Dor Musculoesquelética/etiologia , Doenças Profissionais/etiologia , Estresse Ocupacional/complicações , Adulto , Humanos , Fatores de Risco , Local de Trabalho
10.
Postgrad Med ; 132(1): 7-16, 2020 Jan.
Artigo em Inglês | MEDLINE | ID: mdl-31570072

RESUMO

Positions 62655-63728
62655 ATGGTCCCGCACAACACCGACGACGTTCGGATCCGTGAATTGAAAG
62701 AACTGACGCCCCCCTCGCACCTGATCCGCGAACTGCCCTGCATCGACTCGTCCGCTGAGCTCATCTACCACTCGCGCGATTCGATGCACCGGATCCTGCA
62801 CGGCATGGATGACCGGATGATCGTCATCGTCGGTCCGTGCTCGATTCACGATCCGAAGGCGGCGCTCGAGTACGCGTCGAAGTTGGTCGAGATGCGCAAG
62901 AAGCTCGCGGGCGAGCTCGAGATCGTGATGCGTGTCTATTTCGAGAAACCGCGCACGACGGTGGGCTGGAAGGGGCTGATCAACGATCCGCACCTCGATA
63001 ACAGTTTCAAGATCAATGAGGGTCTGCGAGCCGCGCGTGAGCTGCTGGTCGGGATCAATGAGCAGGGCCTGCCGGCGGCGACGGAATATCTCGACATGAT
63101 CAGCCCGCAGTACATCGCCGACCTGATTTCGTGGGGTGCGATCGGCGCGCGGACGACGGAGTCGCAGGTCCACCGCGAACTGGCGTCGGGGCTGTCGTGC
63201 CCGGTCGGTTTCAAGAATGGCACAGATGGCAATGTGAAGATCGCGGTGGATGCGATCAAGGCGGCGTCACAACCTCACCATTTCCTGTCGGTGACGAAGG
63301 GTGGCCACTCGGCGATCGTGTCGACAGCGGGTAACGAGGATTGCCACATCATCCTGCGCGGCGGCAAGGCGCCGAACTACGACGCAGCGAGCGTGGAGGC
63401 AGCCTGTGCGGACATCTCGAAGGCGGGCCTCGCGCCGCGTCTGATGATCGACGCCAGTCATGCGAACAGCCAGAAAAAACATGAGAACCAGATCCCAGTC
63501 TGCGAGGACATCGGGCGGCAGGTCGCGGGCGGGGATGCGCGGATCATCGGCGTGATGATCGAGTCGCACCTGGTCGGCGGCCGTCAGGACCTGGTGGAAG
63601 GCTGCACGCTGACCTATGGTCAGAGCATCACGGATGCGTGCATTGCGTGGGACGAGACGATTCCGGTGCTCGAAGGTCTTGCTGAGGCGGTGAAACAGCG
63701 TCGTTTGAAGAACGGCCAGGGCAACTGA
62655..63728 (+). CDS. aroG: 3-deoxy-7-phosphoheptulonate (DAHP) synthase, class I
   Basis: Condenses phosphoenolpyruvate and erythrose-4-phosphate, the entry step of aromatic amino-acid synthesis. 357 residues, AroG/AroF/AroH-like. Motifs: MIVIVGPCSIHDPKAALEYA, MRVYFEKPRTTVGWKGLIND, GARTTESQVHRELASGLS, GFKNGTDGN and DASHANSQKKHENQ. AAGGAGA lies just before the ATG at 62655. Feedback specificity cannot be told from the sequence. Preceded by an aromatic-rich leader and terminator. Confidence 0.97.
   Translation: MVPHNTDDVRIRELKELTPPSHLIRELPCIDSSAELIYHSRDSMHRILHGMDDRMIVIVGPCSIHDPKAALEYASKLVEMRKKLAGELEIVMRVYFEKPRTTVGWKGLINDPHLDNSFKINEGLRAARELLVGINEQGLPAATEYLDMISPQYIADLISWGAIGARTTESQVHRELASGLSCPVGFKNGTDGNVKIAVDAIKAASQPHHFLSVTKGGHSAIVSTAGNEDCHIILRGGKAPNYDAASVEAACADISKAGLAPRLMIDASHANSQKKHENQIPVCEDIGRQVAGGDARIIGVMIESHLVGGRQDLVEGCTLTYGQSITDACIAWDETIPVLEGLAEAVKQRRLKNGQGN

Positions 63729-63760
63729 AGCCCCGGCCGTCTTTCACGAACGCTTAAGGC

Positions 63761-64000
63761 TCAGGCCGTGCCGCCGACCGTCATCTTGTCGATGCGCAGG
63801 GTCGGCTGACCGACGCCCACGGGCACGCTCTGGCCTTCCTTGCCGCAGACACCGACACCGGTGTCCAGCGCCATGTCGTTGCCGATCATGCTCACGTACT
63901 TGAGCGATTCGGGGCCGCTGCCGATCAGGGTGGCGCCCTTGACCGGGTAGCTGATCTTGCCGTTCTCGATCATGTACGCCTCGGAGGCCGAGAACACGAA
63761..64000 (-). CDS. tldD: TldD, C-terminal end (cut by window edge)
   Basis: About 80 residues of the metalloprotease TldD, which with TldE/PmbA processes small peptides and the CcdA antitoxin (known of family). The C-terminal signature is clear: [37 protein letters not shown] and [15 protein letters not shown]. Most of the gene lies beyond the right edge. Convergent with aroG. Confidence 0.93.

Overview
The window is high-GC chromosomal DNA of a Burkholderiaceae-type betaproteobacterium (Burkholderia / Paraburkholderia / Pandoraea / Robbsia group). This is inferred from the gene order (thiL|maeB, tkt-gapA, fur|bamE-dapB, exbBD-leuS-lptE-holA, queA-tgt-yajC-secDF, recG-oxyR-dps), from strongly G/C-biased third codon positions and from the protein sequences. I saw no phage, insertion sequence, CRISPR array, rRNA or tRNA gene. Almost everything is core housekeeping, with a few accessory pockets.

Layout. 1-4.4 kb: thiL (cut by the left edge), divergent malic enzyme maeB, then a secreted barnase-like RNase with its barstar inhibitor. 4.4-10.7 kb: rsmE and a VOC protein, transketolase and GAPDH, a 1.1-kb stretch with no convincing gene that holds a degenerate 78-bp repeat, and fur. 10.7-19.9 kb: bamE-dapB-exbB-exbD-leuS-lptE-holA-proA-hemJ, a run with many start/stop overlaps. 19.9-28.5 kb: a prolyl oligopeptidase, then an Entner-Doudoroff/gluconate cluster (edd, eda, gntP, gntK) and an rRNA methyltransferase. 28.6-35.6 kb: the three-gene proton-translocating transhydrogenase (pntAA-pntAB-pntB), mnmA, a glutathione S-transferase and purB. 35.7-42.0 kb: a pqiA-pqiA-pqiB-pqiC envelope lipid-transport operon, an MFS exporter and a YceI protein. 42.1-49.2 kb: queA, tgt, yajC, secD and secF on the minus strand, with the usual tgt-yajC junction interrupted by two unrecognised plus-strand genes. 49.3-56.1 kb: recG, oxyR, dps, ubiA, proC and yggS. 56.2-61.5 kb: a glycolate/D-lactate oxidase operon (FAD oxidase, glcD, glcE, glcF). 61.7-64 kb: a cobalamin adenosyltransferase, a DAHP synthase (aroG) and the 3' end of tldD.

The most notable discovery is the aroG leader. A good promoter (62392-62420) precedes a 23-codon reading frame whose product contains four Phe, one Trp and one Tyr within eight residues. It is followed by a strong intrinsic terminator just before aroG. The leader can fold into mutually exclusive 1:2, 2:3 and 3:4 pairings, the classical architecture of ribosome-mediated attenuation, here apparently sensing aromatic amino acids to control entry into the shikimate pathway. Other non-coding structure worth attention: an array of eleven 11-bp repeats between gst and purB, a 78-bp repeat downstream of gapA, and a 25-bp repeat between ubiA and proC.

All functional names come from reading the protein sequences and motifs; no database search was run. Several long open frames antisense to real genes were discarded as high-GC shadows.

Primary care physicians (general practitioners (GPs)) are burdened for various reasons and are particularly affected by stress-related complaints and an increasing prevalence of burnout. Thus, the prevention of physician burnout has become a major interest for health care services. Although many studies have addressed this issue in recent years, little seems to be known about the work strain and burnout rates in GP trainees. Therefore the objective of this article is to review the psychosocial burden and relevant prevention strategies for GPs with a special emphasis on GP trainees. Regardless of the specialty, burnout is more prevalent among medical trainees and so-called 'early career' physicians than among the age-matched population. Accordingly, burnout seems to be frequent among GP trainees, although there is some evidence that there are fewer doctors working in general medicine who were already heavily burdened at the time of choosing their career. The sudden assumption of responsibility in patient care as well as the fear of showing imperfection in front of their supervisors, or lack of recognition from senior doctors, the medical team, or patients might be stressors typical to this career stage. GP trainees might also feel burdened by the new level of personal involvement and thus have to develop or increase their individual level of professionality to deal with the patients' medical and personal problems. In conclusion, interventions to promote physical and mental health of GP trainees are a necessity to ensure passionate GPs in the future and should therefore be integrated into any postgraduate training curriculum in general practice.